Chris Schafer, Lime’s senior director for strategic development in Canada, said the company isn’t worried by a competitor entering the country. “If anything, a competitor looking at different Canadian cities is really indicative of what we at Lime know already,” he said, “which is that Canadians are embracing shared, clean, environmentally-friendly forms of transit.”
Schafer said as “we move towards 2019 and into the spring, we’re hopeful and looking to be available in more cities across Canada.” He said the company is in the “early stages” of conversations with multiple provinces and cities.
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Currently, Toronto appears to be Bird’s primary focus. The company has contacted senior members of the city’s transportation services division—including general manager Barbara Gray—and has reached out to six city councillors who have advocated for expanding the city’s bike lane network.
As first reported by The Toronto Star, the company also approached Mayor John Tory’s office in mid-December.
“Bird reached out to staff in the Mayor’s office and have requested a meeting,” confirmed Tory’s spokesperson Don Peat in an email to The Logic.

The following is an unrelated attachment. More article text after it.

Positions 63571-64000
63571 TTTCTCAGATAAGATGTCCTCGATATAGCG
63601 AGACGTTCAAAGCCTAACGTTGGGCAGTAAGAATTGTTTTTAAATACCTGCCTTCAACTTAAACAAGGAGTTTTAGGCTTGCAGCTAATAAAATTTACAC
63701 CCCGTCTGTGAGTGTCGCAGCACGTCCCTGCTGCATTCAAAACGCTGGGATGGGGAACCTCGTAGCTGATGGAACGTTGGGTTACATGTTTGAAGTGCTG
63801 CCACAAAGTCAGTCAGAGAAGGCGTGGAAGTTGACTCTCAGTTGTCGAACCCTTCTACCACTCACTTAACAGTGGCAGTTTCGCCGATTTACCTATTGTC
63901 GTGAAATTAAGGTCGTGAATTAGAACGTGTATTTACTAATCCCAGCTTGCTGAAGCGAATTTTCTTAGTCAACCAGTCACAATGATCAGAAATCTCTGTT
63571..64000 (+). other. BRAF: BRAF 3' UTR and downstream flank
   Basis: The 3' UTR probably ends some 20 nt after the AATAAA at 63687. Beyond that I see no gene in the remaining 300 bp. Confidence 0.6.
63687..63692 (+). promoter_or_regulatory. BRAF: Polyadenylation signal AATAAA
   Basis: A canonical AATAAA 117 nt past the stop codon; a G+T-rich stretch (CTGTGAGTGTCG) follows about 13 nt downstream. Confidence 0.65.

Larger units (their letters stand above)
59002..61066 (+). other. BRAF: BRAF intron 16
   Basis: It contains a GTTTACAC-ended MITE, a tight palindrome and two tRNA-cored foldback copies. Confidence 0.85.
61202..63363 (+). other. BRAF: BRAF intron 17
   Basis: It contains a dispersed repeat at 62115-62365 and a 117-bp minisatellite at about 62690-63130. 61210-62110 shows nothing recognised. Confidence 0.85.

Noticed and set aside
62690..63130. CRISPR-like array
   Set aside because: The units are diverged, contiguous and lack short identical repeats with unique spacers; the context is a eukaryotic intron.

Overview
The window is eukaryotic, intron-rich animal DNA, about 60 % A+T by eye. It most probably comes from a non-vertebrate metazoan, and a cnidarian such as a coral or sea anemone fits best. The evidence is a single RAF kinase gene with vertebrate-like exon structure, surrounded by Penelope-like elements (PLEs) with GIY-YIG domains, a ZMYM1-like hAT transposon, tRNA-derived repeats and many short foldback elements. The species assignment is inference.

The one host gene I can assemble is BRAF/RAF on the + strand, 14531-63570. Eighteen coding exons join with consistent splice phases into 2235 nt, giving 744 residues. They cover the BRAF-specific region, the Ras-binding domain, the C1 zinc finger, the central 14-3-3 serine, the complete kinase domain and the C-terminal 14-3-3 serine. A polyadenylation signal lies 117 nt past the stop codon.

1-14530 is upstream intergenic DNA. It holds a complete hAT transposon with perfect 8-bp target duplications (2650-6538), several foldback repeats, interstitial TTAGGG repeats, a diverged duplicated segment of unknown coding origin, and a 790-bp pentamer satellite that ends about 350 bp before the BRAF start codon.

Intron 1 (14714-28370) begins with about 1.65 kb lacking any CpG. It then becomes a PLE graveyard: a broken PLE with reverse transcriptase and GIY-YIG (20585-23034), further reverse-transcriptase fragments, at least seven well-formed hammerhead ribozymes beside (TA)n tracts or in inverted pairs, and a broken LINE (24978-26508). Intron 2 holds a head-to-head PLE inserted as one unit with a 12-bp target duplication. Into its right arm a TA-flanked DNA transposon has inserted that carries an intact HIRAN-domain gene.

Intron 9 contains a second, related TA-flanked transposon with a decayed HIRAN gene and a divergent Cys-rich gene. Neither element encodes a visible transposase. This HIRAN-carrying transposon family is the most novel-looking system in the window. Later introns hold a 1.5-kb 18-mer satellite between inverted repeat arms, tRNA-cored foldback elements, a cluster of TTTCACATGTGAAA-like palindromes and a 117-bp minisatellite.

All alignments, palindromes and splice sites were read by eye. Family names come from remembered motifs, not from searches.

In cities where dockless bikes and e-scooter providers have shown up, controversy has followed. In several U.S. cities, they’ve popped up without regulations established to manage them, and have crowded public space as riders abandon them where convenient—in San Francisco, a sudden onslaught of around 2,000 e-scooters in March from Bird, Lime and Spin prompted the city to temporarily ban their use.
Mike Layton, one of Toronto’s city councillors whom Lime has reached out to, is concerned about vehicle storage.
“Where you have multiple operators of a bike rental program all operating in the same space, it just becomes … dangerous clutter,” he said. “There’s just not a lot of space in the public right-of-way to have random vehicles be parked without some sort of organization.”
In Edmonton, the company had an introductory meeting in mid-November with Bin Lau, strategic adviser to Mayor Don Iveson. Cheryl Oxford, Iveson’s media relations manager, said the office has not had any further communication with Bird since or “received any updates on their status yet.”